HYNDBURN Council will give an extra £85,000 of taxpayers' money to bail out the borough's hard-up leisure trust.
The move was agreed this week but one councillor described it as "like plugging a black hole".
The Trust, which manages leisure services including Hyndburn Sports Centre and Mercer Hall in Great Harwood, already receives a grant of £800,000 a year and will now get an extra 10 per cent after running into financial difficulties.
Council leader Peter Britcliffe said: "We have been working in partnership with the Trust for five years and have now approved measures for additional financial support.
"This is effectively a long-term loan to ease cash flow.
"The money comes from underspending in other areas and is at no additional cost to the council.
"We are able to offer our support as the Trust helped us through difficult times three years ago by taking an unwelcome cut in grants after we inherited a £2M deficit when taking control of the council."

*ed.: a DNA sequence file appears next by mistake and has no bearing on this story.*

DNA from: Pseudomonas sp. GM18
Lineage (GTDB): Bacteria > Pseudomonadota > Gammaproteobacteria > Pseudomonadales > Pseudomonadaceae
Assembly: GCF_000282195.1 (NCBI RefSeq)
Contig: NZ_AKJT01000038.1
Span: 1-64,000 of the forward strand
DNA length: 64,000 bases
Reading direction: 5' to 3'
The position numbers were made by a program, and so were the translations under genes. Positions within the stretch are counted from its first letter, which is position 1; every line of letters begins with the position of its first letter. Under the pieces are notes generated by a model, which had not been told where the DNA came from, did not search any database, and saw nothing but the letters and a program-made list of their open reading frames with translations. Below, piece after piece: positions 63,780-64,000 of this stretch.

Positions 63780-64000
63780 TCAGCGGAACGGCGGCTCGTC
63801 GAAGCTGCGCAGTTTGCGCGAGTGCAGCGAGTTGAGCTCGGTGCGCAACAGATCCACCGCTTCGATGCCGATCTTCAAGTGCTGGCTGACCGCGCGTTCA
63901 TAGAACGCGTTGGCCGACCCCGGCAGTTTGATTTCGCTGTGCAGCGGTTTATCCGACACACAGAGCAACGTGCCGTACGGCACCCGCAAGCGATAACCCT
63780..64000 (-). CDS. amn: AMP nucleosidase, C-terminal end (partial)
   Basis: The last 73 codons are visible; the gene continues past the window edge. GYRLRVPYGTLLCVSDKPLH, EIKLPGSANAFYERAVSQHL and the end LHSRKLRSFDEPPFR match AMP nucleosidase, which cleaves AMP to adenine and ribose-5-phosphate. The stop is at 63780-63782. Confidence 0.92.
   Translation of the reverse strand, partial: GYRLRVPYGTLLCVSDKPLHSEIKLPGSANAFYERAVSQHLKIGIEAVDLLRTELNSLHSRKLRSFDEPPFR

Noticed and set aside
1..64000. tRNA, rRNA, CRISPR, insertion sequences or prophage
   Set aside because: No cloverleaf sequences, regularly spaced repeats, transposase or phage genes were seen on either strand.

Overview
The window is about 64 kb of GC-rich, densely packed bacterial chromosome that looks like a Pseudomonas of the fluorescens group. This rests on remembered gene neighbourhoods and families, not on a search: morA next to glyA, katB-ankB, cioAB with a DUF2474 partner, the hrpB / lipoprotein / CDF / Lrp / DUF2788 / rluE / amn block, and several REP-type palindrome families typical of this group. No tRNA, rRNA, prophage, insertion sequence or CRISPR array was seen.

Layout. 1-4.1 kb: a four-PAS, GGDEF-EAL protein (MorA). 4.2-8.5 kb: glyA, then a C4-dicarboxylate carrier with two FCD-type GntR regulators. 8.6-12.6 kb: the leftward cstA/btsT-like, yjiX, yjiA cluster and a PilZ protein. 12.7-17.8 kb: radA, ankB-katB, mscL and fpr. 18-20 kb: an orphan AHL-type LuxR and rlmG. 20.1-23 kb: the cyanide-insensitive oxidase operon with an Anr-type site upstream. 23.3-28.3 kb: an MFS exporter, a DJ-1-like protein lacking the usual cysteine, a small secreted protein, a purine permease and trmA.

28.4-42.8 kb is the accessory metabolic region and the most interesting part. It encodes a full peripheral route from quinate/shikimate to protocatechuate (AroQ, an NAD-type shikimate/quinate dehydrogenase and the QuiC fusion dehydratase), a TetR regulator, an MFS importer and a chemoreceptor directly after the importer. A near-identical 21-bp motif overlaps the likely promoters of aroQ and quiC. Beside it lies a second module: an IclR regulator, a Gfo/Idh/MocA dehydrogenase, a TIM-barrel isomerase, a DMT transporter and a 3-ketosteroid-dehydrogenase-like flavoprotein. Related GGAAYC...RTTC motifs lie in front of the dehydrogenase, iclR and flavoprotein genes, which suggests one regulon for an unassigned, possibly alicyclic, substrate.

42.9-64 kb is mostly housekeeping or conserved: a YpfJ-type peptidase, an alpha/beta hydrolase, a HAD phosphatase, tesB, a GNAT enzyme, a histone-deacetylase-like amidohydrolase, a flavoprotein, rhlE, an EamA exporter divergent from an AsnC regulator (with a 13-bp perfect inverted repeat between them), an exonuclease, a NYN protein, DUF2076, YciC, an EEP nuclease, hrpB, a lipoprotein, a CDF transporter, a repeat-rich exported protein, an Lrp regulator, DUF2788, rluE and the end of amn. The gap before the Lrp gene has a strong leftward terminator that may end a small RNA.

He added: "This will help restore those cuts from previous years and I would like to thank the Trust for the work it has done in revitalising sports facilities and its £1.2M investment in the borough."
But speaking after the meeting, Labour leader, Councillor Graham Jones, said the statement read out by Councillor Britcliffe showed the gravity of the Trust's financial problems which he said were in "chaos".
Councillor Jones said the council was effectively underwriting the Trust's debt and funding its bad decisions and wage bill with taxpayers' money.
This claim was vehemently denied by the Trust's chief executive Joe Balko, who said the auditors were happy with its finances.
Mr Balko said: "We are looking at ways to become cost-effective but we have experienced increases of 112 per cent in electricity bills. These extra costs can't be passed on to the service users so we put forward a claim to the council.
"We can't continue to do this so we are trying to make ourselves more energy-efficient to save money."
Councillor Britcliffe said the total amount of money given to the Trust each year was far less than the amount of money the council had to pay when it provided direct leisure services to the borough.
The leisure trust was set up in 2001 as an "arm's length" organisation to run the council's lesiure facilities which also include Oswaldtwistle Civic Theatre and Wilson's playing fields in Clayton-le-Moors.
But proposals to hand the running of the Haworth Art Gallery over to the Trust could now be shelved.